Social Roles In Masai Women

1177 Words5 Pages
Every culture has its own unique views on social roles. This is an essential part of culture as social roles define the ways that people view the others around them. Social roles are constructed around a variety of different factors such as career, age, family, ethnicity, and gender. The last-mentioned dynamic is possibly one of the most important ones being that it divides the people of all cultures into two categories: male and female. In modern Western society, gender equality has been the most influential viewpoints in regards to social roles based on gender. There are still some gender gaps in the United States and other Western nations, but Western society is largely egalitarian. However, some societies are much more gender-segregated; they pigeon hole the genders into more specific and unwavering categories. In some cases, this leads to great inequality. In the film, Masai…show more content…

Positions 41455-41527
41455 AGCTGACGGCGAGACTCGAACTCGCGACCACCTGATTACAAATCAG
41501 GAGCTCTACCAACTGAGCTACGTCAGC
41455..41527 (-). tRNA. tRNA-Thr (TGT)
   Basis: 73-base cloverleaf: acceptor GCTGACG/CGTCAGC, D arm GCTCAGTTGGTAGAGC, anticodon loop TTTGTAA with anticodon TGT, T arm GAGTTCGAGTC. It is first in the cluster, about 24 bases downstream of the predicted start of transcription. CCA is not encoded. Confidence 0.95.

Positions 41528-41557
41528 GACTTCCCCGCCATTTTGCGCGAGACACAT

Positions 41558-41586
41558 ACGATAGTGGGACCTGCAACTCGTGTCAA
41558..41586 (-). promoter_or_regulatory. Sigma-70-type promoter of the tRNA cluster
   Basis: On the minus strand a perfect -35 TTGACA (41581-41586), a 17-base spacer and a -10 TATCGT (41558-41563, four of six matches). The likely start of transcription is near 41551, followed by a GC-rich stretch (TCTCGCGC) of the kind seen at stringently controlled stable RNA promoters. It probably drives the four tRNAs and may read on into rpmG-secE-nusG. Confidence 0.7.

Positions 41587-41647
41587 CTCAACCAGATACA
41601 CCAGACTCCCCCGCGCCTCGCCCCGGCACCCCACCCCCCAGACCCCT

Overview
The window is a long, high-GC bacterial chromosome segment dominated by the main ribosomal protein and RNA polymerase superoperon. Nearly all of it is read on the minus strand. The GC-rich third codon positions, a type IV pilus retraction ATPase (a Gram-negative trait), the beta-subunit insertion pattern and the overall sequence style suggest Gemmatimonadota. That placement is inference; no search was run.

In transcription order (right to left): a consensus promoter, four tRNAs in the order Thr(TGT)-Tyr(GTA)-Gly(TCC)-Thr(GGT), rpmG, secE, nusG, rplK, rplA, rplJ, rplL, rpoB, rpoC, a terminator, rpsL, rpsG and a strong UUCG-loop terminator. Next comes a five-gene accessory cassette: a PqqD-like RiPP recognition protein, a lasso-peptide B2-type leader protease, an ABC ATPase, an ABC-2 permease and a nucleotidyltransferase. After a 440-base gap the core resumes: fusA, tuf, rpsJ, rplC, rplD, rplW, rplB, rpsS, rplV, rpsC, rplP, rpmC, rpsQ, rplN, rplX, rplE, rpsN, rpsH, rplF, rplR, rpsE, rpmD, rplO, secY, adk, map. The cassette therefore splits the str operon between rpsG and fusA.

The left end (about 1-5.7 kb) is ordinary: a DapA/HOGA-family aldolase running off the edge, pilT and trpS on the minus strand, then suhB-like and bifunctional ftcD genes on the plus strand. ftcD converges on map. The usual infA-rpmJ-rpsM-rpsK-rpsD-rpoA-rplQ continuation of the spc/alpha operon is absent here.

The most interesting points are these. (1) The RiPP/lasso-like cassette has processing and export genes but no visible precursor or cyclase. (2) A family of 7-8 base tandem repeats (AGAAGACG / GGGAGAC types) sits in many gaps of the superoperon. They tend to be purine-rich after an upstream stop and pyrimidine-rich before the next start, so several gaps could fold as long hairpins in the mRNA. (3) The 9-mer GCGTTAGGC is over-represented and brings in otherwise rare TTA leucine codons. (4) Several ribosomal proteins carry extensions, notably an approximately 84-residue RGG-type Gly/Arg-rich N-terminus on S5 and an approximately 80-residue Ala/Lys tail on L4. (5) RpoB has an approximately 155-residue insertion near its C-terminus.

45). When Masai women marry a man who belongs to a different village than the village of their birth, their social standing begins near the bottom of the totem pole. According to Masai Women (Curling & Llewelyn-Davies, 1974) the women of a Masai village “scream insults” at new brides who move to the village and join its social sphere. The practice is meant toughen up the new wife in order to prepare her for the life that lies ahead of her. In Masai society, a wife’s duty is to care for the man’s assets. This is a tolling job that requires a lot of work and a thick skin. Over time, the Masai women learn to be comfortable within their role and do all they can with the few rights they have been granted. Although this may not seem to be an ideal arrangement, it is for many Masai women. According to Masai Women (Curling & Llewelyn-Davies, 1974), girls in Masai villages are often “abused by their brothers”. This leads many women towards marriages in other villages. If women are loyal to their husbands, they generally live better lives than they do in their home
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